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A moving block sequence-based evolutionary algorithm for resource investment project scheduling problems

  • * Corresponding author: Jing Liu

    * Corresponding author: Jing Liu 
Abstract Full Text(HTML) Figure(6) / Table(5) Related Papers Cited by
  • Inspired by the representation designed for floorplanning problems, in this paper, we proposed a new representation, namely the moving block sequence (MBS), for resource investment project scheduling problems (RIPSPs). Since each activity of a project in RIPSPs has fixed duration and resource demand, we consider an activity as a rectangle block whose width is equal to the duration of the activity and height the resource needed by the activity. Four move modes are designed for activities, by using which the activity can move to the appropriate position. Therefore, the new representation of the project of RIPSPs consists of two parts: an activity list and a move mode list. By initializing the move modes randomly for each activity and moving it appropriately, the activity list can be decoded into valid solutions of RIPSPs. Since the decoding method of MBS guarantees that after moved, each activity is scheduled in the left-most and bottom-most position within a coordinate, which means that each activity in the corresponding project is arranged as early as possible when the precedence constraints and resource demands are satisfied. In addition, the multiagent evolutionary algorithm (MAEA) is employed to incorporate with the newly designed MBS representation in solving RIPSPs. With the intrinsic properties of MBS in mind, four behaviors, namely the crossover, mutation, competition, and self-learning operators are designed for agents in MAEA. To test the performance of our algorithm, 450 problem instances are used and the experimental results demonstrate the good performance of the proposed representation.

    Mathematics Subject Classification: 90C59.


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  • Figure 1.  An example of precedence graph

    Figure 2.  An example of precedence graph

    Figure 3.  The types of overlaps. (a) All kinds of top-overlaps, (b) all kinds of right-overlaps

    Figure 4.  Relative positions of $CoverLeftX$ and $CoverRightX$. (a) and (b) are the cases without violating precedence constraints. (c) and (d) are the cases violating precedence constraints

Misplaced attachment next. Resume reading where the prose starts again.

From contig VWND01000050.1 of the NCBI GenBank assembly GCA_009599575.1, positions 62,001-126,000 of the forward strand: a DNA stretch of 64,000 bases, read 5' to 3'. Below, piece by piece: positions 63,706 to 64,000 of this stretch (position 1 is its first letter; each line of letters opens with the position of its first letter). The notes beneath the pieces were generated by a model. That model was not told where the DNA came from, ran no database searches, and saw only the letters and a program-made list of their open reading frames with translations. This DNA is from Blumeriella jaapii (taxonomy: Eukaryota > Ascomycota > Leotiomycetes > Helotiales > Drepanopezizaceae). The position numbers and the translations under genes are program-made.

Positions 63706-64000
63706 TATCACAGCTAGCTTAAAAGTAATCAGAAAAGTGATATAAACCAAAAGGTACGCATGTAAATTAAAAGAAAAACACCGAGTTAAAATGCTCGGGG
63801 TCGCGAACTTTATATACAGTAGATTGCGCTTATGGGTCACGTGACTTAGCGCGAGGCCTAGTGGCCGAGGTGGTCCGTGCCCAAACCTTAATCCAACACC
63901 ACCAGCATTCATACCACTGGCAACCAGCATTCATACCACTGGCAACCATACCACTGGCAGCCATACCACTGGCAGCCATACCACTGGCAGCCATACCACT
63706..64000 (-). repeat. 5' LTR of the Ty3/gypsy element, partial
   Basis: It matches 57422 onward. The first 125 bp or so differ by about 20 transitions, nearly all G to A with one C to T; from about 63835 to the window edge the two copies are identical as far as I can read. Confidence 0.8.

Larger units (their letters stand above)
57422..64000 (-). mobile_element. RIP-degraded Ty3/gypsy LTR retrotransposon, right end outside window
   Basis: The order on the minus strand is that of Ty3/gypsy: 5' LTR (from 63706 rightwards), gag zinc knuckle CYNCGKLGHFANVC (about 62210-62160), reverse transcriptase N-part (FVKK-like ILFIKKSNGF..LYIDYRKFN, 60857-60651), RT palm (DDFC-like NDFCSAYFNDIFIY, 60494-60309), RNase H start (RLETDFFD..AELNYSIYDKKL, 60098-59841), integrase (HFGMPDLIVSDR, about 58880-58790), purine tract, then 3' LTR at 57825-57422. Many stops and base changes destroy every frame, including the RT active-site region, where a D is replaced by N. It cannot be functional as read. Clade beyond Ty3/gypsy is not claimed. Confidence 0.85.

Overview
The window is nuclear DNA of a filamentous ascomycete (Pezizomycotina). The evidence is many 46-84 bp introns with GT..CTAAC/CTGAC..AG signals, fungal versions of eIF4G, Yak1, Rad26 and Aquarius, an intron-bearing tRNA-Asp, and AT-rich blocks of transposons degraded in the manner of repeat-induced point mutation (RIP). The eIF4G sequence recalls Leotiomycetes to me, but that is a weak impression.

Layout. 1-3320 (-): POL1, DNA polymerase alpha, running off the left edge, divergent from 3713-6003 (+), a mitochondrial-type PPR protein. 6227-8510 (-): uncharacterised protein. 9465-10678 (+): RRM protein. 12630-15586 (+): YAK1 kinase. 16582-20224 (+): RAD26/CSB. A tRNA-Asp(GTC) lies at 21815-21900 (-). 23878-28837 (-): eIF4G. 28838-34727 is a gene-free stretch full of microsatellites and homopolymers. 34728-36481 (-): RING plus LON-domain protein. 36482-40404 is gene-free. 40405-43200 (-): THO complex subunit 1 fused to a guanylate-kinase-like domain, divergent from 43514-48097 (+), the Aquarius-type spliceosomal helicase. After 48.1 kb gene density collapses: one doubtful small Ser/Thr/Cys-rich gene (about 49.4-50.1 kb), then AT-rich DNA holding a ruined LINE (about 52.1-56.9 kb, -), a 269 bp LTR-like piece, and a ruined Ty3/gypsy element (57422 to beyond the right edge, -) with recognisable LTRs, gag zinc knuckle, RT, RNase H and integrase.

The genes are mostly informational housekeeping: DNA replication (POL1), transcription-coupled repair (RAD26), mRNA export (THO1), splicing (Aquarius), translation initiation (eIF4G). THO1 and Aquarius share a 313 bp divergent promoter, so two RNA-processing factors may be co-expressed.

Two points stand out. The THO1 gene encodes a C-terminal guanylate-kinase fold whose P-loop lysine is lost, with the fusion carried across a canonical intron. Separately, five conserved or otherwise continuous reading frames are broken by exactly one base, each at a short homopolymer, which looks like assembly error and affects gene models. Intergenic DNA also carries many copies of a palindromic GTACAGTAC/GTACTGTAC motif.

Figure 5.  The decoding process

    Figure 6.  The agent lattice of MBS$_{\rm {MAEA}}$-RIPSP

    Table 1.  The Percentages of Finding Optimal Solutions for MBS$_{\rm MAEA}$-RIPSP on Möhring Instances with 1000 Evaluations

    $C_1/C_2/C_3/C_4$$\theta = 1.0$$\theta = 1.1$$\theta = 1.2$$\theta = 1.3$$\theta = 1.4$$\theta = 1.5$
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    Table 2.  The Comparison of Numbers of Generation to Reach to the Optimal Solutions between MBS$_{\rm MAEA}$-RIPSP and GA for Möhring Test Sets

    $C_1/C_2/C_3/C_4$$\theta = 1.0$$\theta = 1.1$$\theta = 1.2$$\theta = 1.3$$\theta = 1.4$$\theta = 1.5$
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    DownLoad: CSV

    Table 3.  Parameter Settings for J10, J14 and J20 Test Sets

    Test Set#AgentMaxGenExcuteNum$SelfLTime$$P_{cro}$$P_{mut}$$P_{com}$
    J10$20\times 20$1010120.950.850.9
    J14$20\times 20$108120.950.851.0
    J20$20\times 19$108120.950.851.0
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    Table 4.  Experimental Results of MBS$_{\rm MAEA}$-RIPSP for J10, J14 and J20 Test Sets

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    Table 5.  Comparisons between MBS$_{\rm MAEA}$-RIPSP and GA for J10, J14 and J20 Test Sets

    Test SetOpt.%Dev.%
     | Show Table
    DownLoad: CSV
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